CD-R Versus CD-RW

Here is a quick compare between CD-R and CD-RW discs.


CD-R (Compact Disc-Recordable) media can only be written to once though the entire disc does not have to be entirely written in a single session. The technical specification for the CD-R, originally called CD Write-Once (CD-WO), was first published in 1988 by Philips and Sony in the so-called "Orange Book", the informal name for their "Recordable CD Standard" publication.

The biggest drawback of CD-R is that you can't reuse a disc - it can only be written to once. However, CD-R does have a higher level of compatibility with standard CD readers compared to CD-RW which is not capable of playing on many readers.


CD-RW (Compact Disc-Rewritable) came onto the market in 1997 after many years of development. Unlike CD-R media, CD-RW media can be written to multiple times but must be erased or blanked before each reuse. They also require a more sensitive laser optics. CD-RWs cannot be read in some CD-ROM drives built prior to 1997.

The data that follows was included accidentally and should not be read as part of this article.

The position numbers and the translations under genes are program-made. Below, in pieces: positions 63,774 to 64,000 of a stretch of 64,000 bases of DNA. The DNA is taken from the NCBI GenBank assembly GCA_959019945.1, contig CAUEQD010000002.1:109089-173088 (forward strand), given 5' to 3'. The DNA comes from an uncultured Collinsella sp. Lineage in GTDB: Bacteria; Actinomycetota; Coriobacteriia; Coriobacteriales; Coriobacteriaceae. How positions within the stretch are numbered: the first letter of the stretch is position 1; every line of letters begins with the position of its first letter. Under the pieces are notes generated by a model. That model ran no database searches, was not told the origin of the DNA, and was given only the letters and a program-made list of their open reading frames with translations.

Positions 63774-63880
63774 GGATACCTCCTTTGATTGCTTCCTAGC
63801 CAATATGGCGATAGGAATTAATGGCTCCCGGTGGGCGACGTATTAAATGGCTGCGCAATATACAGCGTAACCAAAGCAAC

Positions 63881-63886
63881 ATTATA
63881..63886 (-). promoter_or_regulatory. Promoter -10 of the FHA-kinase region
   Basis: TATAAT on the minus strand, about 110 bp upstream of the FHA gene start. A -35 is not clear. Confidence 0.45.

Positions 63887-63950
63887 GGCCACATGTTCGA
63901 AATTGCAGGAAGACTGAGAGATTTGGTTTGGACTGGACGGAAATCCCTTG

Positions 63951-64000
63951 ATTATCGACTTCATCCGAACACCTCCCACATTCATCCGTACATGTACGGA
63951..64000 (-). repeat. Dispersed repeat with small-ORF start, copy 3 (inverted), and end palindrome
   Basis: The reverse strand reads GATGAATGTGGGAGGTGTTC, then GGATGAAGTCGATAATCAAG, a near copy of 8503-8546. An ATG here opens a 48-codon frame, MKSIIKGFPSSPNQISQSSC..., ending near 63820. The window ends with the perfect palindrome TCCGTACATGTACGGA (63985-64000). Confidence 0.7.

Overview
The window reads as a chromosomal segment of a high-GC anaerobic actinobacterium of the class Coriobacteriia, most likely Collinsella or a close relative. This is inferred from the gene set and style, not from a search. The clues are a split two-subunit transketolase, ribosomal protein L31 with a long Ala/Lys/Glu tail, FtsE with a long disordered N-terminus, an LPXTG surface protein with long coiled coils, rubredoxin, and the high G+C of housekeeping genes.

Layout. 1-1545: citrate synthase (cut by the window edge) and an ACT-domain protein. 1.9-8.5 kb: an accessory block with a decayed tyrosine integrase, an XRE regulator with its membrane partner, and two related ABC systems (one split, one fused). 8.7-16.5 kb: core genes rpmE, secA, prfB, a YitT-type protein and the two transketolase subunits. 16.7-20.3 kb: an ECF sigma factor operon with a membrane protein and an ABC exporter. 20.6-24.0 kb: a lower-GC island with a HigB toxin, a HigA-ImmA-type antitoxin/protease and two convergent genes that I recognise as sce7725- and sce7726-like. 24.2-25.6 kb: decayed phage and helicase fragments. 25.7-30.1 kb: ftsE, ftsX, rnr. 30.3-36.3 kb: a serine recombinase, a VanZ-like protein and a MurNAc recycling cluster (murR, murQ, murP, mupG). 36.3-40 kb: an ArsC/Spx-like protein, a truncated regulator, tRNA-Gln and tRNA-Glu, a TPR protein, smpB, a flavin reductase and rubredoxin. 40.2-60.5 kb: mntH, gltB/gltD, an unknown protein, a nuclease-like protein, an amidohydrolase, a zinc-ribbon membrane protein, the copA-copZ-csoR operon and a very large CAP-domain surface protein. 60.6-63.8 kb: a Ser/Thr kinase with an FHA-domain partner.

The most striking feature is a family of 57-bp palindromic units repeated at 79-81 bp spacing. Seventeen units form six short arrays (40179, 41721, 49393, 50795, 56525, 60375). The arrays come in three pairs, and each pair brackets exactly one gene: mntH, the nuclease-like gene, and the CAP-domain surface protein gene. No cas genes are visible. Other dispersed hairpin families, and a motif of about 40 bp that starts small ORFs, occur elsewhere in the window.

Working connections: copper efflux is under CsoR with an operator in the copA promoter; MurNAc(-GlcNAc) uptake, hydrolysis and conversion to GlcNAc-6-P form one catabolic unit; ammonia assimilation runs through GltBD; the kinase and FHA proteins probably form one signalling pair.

The CD-RW specification was published by Philips and Sony in 1996, as an extension to the original Orange Book. It specifies the use of phase change technology and the Universal Disc Format (UDF) to create a disc that can be rewritten in one pass.

Disc Recording Technologies

CD-R and CD-RW discs are recorded using a layer of dye, either green or gold. Their reflectivity is lower than a production CD, which uses a layer of aluminum rather than dye, making them trickier to play. Recordable CDs are also less tolerant of extreme temperatures and sunlight, and more susceptible to physical damage.

It is not possible to record on a pressed disc - might as well throw out all those old AOL CDs you've been stockpiling.


CD-RW media is more expensive than CD-R and doesn't work in all players. CD-Rewritable drives are able to write both CD-R and CD-RW discs.